MKK4 and MKK6 and stress

The p38 mitogen-activated protein kinase is activated by treatment of cells with cytokines and by exposure to environmental stress. The effects of these stimuli on p38 MAP kinase are mediated by the MAP kinase kinases (MKKs) MKK3, MKK4, and MKK6. The function of the p38 MAP kinase signaling pathway was examined by investigating the effect of targeted disruption of the Mkk3 gene. Mkk3 gene disruption causes a selective defect in the response of fibroblasts to the proinflammatory cytokine tumor necrosis factor, including reduced p38 MAP kinase activation and cytokine expression. These data demonstrate that the MKK3 protein kinase is a critical component of a tumor necrosis factor-stimulated signaling pathway that causes increased expression of inflammatory cytokines (Wysk, 1999).

The p38 mitogen-activated protein kinase (MAPK) pathway, like the c-Jun N-terminal kinase (JNK) MAPK pathway, is activated in response to cellular stress and inflammation and is involved in many fundamental biological processes. To study the role of the p38 MAPK pathway in vivo, homologous recombination in mice was used to inactivate the Mkk3 gene, one of the two specific MAPK kinases (MAPKKs) that activate p38 MAPK. Mkk3(-/-) mice are viable and fertile; however, they are defective in interleukin-12 (IL-12) production by macrophages and dendritic cells. Interferon-gamma production following immunization with protein antigens and in vitro differentiation of naive T cells is greatly reduced, suggesting an impaired type I cytokine immune response. The effect of the p38 MAPK pathway on IL-12 expression is at least partly transcriptional, since inhibition of this pathway blocks IL-12 p40 promoter activity in macrophage cell lines and IL-12 p40 mRNA is reduced in MKK3-deficient mice. It is concluded that the p38 MAP kinase, activated through MKK3, is required for the production of inflammatory cytokines by both antigen-presenting cells and CD4(+) T cells (Lu, 1999).

The inflammatory cytokine interleukin-1beta (IL-1beta) induces cyclooxygenase-2 (Cox-2) expression with a concomitant release of prostaglandins from glomerular mesangial cells. IL-1beta rapidly activates the c-Jun NH2-terminal/stress-activated protein kinases (JNK/SAPK) and p38 mitogen-activated protein kinase (MAPK) and also induces Cox-2 expression and prostaglandin E2 (PGE2) production. Overexpression of the dominant negative form of JNK1 or p54 JNK2/SAPKbeta reduces Cox-2 expression and PGE2 production stimulated by IL-1beta. Similarly, overexpression of the kinase-dead form of p38 MAPK also inhibits IL-1beta-induced Cox-2 expression and PGE2 production. These results suggest that activation of both JNK/SAPK and p38 MAPK is required for Cox-2 expression after IL-1beta activation. Furthermore, these experiments confirm that IL-1beta activates MAP kinase kinase-4 (MKK4)/SEK1, MKK3, and MKK6 in renal mesangial cells. Overexpression of the dominant negative form of MKK4/SEK1 decreases IL-1beta- induced Cox-2 expression with inhibition of both JNK/SAPK and p38 MAPK phosphorylation. Overexpression of the kinase-dead form of MKK3 or MKK6 demonstrates that either of these two mutant kinases inhibit IL-1beta-induced p38 MAPK phosphorylation and Cox-2 expression but not JNK/SAPK phosphorylation and activation. This study suggests that the activation of both JNK/SAPK and p38 MAPK signaling cascades is required for IL-1beta-induced Cox-2 expression and PGE2 synthesis (Guan, 1998).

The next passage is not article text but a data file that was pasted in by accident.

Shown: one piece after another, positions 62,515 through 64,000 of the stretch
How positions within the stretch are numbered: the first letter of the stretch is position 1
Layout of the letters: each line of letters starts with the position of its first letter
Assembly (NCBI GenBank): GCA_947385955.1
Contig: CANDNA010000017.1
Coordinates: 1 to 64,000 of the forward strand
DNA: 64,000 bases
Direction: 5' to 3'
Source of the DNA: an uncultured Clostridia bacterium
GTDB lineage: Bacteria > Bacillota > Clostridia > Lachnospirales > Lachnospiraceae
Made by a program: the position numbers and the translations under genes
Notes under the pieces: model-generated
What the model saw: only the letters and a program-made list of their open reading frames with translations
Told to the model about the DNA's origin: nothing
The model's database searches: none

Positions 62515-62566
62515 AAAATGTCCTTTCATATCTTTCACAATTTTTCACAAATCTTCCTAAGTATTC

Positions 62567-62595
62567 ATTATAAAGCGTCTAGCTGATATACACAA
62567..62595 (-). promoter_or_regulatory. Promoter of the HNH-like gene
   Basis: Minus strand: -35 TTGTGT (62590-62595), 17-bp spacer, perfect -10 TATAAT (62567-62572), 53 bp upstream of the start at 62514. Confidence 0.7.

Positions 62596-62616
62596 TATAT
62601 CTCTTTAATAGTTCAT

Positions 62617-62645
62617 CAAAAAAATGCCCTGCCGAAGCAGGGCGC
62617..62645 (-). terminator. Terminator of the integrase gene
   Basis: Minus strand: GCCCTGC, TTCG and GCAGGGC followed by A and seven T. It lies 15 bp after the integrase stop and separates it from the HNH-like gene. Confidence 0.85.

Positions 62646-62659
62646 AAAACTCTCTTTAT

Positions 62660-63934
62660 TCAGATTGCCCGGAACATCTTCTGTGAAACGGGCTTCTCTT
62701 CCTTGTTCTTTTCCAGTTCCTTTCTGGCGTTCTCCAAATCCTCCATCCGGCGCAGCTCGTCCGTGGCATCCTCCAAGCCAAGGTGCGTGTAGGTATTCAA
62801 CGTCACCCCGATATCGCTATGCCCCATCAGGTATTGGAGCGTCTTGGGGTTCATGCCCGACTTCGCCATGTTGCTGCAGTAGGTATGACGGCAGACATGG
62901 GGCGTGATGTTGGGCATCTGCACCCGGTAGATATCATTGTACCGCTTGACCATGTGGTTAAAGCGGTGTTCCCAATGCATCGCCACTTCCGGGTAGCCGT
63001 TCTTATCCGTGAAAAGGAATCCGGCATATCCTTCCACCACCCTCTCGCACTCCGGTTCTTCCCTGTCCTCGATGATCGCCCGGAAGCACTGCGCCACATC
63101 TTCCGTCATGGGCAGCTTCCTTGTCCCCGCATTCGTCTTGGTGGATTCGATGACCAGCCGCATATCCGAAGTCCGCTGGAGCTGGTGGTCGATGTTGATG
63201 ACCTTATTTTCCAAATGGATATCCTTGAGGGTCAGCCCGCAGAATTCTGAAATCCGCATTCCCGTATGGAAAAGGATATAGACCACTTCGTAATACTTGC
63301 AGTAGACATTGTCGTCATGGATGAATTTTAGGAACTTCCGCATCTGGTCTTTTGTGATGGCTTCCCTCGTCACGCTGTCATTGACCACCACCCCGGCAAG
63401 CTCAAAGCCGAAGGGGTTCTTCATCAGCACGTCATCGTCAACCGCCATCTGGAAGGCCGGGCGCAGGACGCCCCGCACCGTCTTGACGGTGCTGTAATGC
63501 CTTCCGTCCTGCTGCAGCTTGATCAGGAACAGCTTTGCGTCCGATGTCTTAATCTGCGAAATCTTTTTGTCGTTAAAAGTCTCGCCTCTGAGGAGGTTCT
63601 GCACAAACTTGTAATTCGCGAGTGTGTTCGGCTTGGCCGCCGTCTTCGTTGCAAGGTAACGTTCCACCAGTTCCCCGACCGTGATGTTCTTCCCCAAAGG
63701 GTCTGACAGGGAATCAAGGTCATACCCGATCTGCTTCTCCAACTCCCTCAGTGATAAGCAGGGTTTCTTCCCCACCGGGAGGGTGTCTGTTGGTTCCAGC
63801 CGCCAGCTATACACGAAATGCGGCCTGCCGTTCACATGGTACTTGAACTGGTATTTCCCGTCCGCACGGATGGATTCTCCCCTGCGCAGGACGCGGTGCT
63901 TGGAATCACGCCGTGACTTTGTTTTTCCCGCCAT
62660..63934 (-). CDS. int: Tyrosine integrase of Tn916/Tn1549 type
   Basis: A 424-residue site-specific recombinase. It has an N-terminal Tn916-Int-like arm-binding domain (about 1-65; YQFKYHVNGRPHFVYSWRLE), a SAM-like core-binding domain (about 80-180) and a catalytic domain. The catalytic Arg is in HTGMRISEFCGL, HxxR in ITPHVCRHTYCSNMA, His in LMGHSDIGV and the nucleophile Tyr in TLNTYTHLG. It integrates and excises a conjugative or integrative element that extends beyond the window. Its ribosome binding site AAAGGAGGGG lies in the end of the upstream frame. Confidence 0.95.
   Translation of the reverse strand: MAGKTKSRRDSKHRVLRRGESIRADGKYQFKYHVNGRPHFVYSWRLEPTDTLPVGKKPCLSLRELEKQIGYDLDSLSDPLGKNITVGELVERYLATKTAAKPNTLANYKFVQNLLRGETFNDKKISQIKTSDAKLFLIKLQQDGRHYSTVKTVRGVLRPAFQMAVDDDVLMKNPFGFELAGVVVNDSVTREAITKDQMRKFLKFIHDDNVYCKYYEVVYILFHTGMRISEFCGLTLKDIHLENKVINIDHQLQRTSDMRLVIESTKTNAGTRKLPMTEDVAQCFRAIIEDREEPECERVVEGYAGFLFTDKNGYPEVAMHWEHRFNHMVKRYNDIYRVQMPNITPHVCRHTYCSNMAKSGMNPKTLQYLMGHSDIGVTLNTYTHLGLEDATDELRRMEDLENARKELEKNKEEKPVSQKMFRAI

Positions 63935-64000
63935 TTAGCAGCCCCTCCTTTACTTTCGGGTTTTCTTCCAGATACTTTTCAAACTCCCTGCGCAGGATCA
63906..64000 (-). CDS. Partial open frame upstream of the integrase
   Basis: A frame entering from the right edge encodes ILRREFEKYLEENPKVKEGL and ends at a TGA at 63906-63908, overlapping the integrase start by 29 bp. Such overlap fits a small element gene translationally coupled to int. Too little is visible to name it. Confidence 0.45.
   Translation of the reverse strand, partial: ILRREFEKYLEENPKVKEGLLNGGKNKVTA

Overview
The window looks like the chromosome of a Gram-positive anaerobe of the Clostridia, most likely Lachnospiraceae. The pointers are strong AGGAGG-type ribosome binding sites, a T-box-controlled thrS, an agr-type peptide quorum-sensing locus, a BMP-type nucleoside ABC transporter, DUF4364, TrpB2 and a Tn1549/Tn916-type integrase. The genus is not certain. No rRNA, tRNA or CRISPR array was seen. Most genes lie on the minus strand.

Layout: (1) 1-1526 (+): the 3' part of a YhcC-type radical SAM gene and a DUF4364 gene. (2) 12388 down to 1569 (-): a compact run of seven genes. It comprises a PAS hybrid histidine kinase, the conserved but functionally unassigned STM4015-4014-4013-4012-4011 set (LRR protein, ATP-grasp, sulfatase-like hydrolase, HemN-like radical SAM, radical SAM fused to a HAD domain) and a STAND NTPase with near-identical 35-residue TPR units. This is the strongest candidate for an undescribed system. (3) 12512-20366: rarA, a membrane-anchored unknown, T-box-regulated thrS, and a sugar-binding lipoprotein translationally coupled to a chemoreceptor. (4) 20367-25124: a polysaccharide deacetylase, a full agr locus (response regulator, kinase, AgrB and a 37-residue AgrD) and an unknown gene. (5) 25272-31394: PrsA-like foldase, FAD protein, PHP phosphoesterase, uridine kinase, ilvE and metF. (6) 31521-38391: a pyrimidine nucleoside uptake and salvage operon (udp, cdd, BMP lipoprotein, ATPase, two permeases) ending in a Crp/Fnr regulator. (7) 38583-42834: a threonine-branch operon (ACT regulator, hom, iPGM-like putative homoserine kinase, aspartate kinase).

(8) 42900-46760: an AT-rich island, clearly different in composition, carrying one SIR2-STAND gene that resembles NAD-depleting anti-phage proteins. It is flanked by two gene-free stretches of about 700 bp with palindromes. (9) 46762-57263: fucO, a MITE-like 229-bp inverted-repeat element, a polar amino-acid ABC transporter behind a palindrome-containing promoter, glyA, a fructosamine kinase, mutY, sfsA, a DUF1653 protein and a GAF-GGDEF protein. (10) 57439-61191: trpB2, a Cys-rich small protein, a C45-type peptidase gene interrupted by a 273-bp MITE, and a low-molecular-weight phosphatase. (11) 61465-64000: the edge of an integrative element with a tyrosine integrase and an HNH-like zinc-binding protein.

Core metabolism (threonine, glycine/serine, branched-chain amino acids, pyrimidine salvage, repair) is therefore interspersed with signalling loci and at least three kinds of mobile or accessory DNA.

Monocyte chemoattractant protein-1 (MCP-1), a member of the C-C subfamily of chemokines, is important for the local recruitment of leukocytes to sites of inflammatory challenge. Endothelial signaling pathways involving members of the mitogen-activated protein (MAP) kinase superfamily have been investigated and their role for MCP-1 expression in endothelium has been studied. Tumor necrosis factor-alpha (TNF-alpha), a potent inflammatory activator of endothelium, leads to activation of MAP kinases ERK, p38, and JNK in human umbilical vein endothelial cells (HUVEC). Contribution of MAP kinase pathways to TNF-alpha-induced synthesis of endothelial MCP-1 was studied by pharmacologic inhibition and transient expression of dominant negative or constitutively active kinase mutants. Inhibition of Raf/MEK/ERK or SEK/JNK pathways has no significant effect on MCP-1 levels, whereas blocking the MKK6/p38 pathway by p38 inhibitors SB203580 or SB202190 or by a dominant negative mutant of MKK6, the upstream activator of p38, strongly inhibits TNF-alpha-induced expression of MCP-1. Consistent with that finding, expression of wild-type or constitutively active MKK6 significantly enhances the effect of limiting TNF-alpha concentrations on MCP-1 synthesis. These data suggest a crucial role for the MKK6/p38 stress kinase cascade in TNF-alpha-mediated endothelial MCP-1 expression (Goebeler, 1999).